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Saving sight in China and beyond: the Lifeline Express model
  1. Ian Yat Hin Wong1,
  2. Michael Yuxuan Ni2,
  3. Irene Oi Ling Wong2,
  4. Nellie Fong3,4,
  5. Gabriel M Leung2
  1. 1 Department of Ophthalmology, Li Ka Shing Faculty of Medicine, The University of Hong Kong, Hong Kong, China
  2. 2 School of Public Health, Li Ka Shing Faculty of Medicine, The University of Hong Kong, Hong Kong, China
  3. 3 Lifeline Express, Lifeline Express Hong Kong Foundation, Hong Kong, China
  4. 4 Chinese Foundation for Lifeline Express, Beijing, China
  1. Correspondence to Dr Michael Yuxuan Ni; nimy{at}hku.hk

Abstract

Cataract and diabetic retinopathy are leading causes of blindness globally. Lifeline Express (LEX) has pioneered the provision of cataract surgery in rural China from custom-built trains and eye centres nationwide. Over the past two decades, LEX has provided free cataract surgery for over 180 000 patients in China. In China, half of the adult population has prediabetes and 113 million adults have diabetes. Recognising the rising threat of diabetic retinopathy, LEX has expanded to providing free diabetic retinopathy screening nationwide by establishing 29 Diabetic Retinopathy Screening Centres across China. Source of referrals included host hospitals, the community and out-reach mobile vans equipped with fundus cameras. Fundi photos taken in the mobile vans were electronically transferred to primary graders. LEX also leveraged the widespread smartphone use to provide electronic medical reports via WeChat, the most popular instant messenger app in China. From April 2014 to December 2016, 34 506 patients with diabetes underwent screening, of which 27.2% (9,396) were identified to have diabetic retinopathy. China’s latest national health strategy (‘Healthy China 2030 Plan’) has championed the ‘prevention first’ principle and early screening of chronic diseases. LEX has accordingly evolved to extend its services to save sight in China—from cataract surgery to diabetic retinopathy screening and most recently outreaching beyond its national borders in a pilot South–South collaboration. With health at the top of the China’s developmental agenda and the country’s growing role in global health—LEX’s large-scale telemedicine-enabled programme could represent a potentially scalable model for nationwide diabetic retinopathy screening elsewhere.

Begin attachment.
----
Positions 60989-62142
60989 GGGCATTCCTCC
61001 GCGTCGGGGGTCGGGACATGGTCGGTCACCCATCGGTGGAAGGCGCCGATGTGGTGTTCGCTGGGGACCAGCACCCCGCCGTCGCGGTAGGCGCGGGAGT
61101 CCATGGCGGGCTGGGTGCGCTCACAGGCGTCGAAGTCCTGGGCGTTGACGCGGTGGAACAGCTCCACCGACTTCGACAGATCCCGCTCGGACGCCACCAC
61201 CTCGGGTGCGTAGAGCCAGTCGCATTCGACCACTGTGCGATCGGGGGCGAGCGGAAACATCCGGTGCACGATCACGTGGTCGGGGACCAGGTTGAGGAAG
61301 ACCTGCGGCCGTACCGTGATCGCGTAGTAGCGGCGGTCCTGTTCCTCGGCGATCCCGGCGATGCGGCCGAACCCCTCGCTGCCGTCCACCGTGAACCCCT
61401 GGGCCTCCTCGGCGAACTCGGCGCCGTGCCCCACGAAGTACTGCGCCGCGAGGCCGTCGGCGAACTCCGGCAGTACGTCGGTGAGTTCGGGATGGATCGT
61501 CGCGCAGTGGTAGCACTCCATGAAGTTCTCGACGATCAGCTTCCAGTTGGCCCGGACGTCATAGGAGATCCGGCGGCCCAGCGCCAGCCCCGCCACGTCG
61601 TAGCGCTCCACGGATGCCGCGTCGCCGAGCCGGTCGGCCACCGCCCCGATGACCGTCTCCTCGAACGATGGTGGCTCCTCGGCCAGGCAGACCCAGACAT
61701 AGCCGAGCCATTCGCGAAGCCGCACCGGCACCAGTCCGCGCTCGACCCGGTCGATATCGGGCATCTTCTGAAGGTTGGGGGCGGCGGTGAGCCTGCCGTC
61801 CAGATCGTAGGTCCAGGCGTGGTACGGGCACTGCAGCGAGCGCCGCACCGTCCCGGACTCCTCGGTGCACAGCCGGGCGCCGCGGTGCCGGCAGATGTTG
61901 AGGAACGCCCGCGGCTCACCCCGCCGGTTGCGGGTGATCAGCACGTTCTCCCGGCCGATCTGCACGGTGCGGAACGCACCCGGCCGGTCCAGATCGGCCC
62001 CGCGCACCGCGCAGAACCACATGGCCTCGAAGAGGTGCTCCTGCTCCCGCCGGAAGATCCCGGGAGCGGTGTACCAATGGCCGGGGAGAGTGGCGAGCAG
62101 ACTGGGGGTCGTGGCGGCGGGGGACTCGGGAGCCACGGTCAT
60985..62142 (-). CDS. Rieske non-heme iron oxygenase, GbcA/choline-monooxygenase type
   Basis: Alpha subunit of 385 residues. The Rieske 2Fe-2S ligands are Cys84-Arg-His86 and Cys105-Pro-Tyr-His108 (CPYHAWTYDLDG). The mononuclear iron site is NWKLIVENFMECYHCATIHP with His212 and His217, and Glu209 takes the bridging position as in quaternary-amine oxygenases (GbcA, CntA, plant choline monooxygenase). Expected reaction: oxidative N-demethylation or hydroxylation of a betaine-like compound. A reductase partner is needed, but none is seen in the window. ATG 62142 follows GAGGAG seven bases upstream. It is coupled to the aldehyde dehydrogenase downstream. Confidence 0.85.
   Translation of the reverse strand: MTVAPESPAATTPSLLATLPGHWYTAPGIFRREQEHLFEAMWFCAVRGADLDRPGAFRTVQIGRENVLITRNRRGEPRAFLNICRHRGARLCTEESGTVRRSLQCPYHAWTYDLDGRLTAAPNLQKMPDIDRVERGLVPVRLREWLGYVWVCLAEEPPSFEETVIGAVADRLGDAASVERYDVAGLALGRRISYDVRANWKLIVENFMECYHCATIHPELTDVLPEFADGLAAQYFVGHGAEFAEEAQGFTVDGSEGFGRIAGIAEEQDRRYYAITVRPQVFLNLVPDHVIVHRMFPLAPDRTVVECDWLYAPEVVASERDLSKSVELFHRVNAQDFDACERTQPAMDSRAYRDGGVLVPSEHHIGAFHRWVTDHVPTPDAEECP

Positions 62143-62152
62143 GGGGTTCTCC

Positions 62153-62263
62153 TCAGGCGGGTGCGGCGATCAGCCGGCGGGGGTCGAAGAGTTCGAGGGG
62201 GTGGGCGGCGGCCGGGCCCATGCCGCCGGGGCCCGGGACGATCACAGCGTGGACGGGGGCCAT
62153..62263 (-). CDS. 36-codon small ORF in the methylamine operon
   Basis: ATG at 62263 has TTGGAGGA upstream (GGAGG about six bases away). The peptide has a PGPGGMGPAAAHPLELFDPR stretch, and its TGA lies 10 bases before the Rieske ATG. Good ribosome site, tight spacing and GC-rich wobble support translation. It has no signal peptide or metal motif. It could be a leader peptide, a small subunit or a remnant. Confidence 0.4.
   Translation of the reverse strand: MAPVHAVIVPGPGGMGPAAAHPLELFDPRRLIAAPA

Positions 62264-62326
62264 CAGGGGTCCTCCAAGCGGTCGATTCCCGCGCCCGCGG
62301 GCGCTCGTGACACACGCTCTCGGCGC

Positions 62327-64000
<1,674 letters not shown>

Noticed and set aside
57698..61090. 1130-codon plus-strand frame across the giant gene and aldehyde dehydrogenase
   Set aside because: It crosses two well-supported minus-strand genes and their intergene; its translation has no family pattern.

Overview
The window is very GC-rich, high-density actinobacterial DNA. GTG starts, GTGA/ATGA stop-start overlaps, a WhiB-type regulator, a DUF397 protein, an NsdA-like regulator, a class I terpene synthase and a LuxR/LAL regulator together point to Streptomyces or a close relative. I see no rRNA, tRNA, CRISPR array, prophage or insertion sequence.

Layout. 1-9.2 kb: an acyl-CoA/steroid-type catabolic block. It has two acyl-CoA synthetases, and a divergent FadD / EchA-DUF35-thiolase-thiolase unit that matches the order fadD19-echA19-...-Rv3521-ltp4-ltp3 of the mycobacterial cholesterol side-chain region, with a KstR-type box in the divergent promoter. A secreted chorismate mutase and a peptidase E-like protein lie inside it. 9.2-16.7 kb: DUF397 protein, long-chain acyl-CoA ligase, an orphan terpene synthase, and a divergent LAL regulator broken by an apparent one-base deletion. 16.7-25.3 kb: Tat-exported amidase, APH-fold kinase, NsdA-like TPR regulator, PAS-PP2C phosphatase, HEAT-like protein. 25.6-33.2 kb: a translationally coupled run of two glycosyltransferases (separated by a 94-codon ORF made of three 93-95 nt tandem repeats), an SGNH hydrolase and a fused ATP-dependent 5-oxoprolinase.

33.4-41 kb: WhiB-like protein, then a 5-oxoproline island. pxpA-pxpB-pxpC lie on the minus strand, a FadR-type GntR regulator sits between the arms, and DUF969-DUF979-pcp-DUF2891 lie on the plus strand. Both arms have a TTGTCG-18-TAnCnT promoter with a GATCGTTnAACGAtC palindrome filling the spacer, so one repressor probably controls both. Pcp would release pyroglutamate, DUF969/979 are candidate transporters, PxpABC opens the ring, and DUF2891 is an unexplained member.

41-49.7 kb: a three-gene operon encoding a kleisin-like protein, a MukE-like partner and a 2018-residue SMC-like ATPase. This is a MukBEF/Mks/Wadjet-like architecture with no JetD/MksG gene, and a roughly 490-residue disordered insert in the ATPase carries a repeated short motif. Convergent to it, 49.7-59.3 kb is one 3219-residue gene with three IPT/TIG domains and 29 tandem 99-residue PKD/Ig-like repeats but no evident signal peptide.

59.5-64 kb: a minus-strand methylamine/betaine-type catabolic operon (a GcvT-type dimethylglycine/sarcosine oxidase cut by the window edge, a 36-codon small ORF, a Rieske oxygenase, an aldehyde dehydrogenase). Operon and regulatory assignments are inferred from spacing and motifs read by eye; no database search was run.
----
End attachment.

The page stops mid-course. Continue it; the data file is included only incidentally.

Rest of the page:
• Health Services Research
  • Public Health
  • Screening
  • Diabetes
  • Eye Diseases

This is an open access article distributed in accordance with the Creative Commons Attribution Non Commercial (CC BY-NC 4.0) license, which permits others to distribute, remix, adapt, build upon this work non-commercially, and license their derivative works on different terms, provided the original work is properly cited, appropriate credit is given, any changes made indicated, and the use is non-commercial. See: http://creativecommons.org/licenses/by-nc/4.0/.

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Footnotes

  • Handling editor Seye Abimbola

  • Contributors NF founded the Lifeline Express and collected data. IYHW, MYN, GML designed the analytic plan. IYHW, MYN, IOLW, GML analysed and interpreted the data. MYN and IYHW wrote the first draft, and all authors contributed to revising the manuscript.

  • Funding The authors have not declared a specific grant for this research from any funding agency in the public, commercial or not-for-profit sectors.

  • Competing interests None declared.

  • Patient consent Not required.

  • Provenance and peer review Not commissioned; externally peer reviewed.

  • Data sharing statement No additional data is available.

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